A Frequency-Tracking Direction Finder for Whistlers and Other Very Low Frequency Signals
STANFORD UNIV CA STANFORD ELECTRONICS LABS
Pagination or Media Count:
Whistlers and related very low frequency radio signals are guided in ducts of enhanced or reduced ionization along the geomagnetic lines of force of the earths magnetosphere. The signals convey information about the distribution of particles in the plasma through which they have propagated and about the occurrence of wave-particle interactions in the magnetosphere. Direction-finding on such signals will aid in locating the ducts and measuring their temporal drifts, thus making an important contribution to studies of magnetospheric convection. The signals, although narrowband in nature, exhibit wide frequency excursions in the 1 to 10 kilohertz range. An innovative technique is presented for tracking these frequency excursions in real time to produce a filterred, quasimonochromatic version of the signal. The voltages induced by the incident wave on two orthogonal loop antennas and a vertical monopole antenna are processed by this method. The filtered signals are then cross-multiplied in a manner analogous to a Poynting vector calculation to obtain a continuous indication of the wave direction of arrival. The design, construction, and laboratory testing of a prototype instrument are described. Field testing of the instrument was performed at Stanford, California, and Roberval, Quebec, Canada. Operating at fixed frequencies, the direction-finder produced accurate results on VLF transmissions in the 10 to 20 kilohertz range from NAA, NPG, GBR, and the Omega stations.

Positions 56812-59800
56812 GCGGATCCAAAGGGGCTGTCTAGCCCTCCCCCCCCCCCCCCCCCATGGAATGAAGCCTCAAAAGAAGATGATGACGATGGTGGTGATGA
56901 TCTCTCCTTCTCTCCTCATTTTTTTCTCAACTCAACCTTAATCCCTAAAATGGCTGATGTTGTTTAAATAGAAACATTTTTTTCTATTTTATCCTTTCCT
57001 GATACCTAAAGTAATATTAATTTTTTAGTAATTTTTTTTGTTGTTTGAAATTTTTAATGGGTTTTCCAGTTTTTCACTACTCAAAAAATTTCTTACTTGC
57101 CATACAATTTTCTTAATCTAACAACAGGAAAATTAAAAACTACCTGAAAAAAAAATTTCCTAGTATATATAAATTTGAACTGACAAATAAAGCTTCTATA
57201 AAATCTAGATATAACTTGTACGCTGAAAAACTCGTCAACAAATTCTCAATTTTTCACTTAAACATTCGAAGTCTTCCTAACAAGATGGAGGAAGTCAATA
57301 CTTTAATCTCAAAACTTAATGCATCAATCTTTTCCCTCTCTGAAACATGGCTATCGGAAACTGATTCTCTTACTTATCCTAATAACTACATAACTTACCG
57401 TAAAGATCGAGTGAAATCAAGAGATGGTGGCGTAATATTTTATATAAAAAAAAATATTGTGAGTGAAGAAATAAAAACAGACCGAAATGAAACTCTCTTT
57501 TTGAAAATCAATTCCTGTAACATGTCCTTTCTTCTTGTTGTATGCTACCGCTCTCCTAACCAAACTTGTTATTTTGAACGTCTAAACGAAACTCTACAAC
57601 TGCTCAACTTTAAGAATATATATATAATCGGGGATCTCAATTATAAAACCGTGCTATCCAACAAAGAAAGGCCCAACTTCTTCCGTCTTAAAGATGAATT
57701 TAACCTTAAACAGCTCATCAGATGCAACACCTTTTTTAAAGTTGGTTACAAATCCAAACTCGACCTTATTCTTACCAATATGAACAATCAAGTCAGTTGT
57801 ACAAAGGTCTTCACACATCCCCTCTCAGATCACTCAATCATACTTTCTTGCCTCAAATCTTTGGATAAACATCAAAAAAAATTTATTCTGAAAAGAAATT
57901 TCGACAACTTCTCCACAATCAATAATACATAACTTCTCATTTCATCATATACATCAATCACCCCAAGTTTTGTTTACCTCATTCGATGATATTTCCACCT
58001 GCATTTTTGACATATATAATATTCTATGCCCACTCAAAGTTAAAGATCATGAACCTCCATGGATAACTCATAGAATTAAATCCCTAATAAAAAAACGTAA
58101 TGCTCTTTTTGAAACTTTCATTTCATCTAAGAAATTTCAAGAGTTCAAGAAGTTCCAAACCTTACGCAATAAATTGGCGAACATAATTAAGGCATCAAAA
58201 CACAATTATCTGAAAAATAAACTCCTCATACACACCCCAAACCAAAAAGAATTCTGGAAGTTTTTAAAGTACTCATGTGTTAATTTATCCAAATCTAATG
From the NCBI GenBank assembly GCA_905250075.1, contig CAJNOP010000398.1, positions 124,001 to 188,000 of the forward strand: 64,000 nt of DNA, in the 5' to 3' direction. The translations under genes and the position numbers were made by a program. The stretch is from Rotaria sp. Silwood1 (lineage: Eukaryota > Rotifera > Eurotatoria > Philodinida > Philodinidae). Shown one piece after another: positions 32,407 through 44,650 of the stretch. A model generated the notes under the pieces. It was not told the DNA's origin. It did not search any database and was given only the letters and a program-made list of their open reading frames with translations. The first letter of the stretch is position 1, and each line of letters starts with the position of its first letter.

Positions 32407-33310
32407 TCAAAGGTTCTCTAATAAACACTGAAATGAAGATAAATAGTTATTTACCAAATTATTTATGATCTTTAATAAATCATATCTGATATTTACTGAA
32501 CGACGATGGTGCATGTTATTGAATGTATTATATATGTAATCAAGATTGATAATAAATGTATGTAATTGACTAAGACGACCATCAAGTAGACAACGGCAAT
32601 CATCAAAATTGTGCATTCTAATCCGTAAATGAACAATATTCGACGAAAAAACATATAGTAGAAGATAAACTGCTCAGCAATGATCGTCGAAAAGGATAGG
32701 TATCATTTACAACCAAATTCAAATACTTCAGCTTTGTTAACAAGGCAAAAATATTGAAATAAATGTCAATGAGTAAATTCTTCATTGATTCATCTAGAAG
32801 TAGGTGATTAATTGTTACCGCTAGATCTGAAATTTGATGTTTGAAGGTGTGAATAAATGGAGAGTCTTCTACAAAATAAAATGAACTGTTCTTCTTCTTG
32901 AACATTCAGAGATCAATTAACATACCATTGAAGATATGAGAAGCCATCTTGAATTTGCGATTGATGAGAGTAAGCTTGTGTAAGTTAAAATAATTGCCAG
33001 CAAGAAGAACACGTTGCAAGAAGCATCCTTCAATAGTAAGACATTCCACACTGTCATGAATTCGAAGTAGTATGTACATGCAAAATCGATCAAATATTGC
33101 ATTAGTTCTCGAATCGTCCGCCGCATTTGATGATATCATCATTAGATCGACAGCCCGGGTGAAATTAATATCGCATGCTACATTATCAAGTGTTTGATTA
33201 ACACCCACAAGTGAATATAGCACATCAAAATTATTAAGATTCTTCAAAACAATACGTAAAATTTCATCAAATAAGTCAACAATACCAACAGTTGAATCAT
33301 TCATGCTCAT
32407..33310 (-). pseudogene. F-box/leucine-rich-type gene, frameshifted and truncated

- Atmospheric Physics
- Direction Finding
- Radio Communications